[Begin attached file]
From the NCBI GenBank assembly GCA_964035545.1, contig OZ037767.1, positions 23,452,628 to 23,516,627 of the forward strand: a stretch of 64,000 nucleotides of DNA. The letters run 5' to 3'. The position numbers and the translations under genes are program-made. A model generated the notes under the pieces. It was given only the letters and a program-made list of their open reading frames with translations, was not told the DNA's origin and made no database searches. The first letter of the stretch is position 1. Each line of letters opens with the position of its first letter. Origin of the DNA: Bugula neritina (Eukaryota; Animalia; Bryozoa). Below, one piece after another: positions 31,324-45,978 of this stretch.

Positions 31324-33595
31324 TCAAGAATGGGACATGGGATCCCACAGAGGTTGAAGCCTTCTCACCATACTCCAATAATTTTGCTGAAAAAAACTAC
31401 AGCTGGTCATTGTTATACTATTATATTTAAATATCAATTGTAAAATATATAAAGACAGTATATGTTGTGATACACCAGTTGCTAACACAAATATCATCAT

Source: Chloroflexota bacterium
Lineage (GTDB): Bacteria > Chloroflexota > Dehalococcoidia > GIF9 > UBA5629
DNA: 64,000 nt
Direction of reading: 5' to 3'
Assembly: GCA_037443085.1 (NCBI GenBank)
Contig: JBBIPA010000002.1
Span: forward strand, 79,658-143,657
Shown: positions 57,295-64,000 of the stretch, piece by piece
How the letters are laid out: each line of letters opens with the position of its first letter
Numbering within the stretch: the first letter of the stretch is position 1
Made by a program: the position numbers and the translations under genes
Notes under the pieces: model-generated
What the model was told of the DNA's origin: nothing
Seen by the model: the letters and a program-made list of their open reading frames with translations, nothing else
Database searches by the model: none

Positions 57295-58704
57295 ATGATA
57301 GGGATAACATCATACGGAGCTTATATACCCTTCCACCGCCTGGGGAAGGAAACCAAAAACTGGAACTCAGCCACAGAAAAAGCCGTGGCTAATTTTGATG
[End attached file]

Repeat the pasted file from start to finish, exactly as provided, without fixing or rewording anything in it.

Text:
From the NCBI GenBank assembly GCA_964035545.1, contig OZ037767.1, positions 23,452,628 to 23,516,627 of the forward strand: a stretch of 64,000 nucleotides of DNA. The letters run 5' to 3'. The position numbers and the translations under genes are program-made. A model generated the notes under the pieces. It was given only the letters and a program-made list of their open reading frames with translations, was not told the DNA's origin and made no database searches. The first letter of the stretch is position 1. Each line of letters opens with the position of its first letter. Origin of the DNA: Bugula neritina (Eukaryota; Animalia; Bryozoa). Below, one piece after another: positions 31,324-45,978 of this stretch.

Positions 31324-33595
31324 TCAAGAATGGGACATGGGATCCCACAGAGGTTGAAGCCTTCTCACCATACTCCAATAATTTTGCTGAAAAAAACTAC
31401 AGCTGGTCATTGTTATACTATTATATTTAAATATCAATTGTAAAATATATAAAGACAGTATATGTTGTGATACACCAGTTGCTAACACAAATATCATCAT

Source: Chloroflexota bacterium
Lineage (GTDB): Bacteria > Chloroflexota > Dehalococcoidia > GIF9 > UBA5629
DNA: 64,000 nt
Direction of reading: 5' to 3'
Assembly: GCA_037443085.1 (NCBI GenBank)
Contig: JBBIPA010000002.1
Span: forward strand, 79,658-143,657
Shown: positions 57,295-64,000 of the stretch, piece by piece
How the letters are laid out: each line of letters opens with the position of its first letter
Numbering within the stretch: the first letter of the stretch is position 1
Made by a program: the position numbers and the translations under genes
Notes under the pieces: model-generated
What the model was told of the DNA's origin: nothing
Seen by the model: the letters and a program-made list of their open reading frames with translations, nothing else
Database searches by the model: none

Positions 57295-58704
57295 ATGATA
57301 GGGATAACATCATACGGAGCTTATATACCCTTCCACCGCCTGGGGAAGGAAACCAAAAACTGGAACTCAGCCACAGAAAAAGCCGTGGCTAATTTTGATG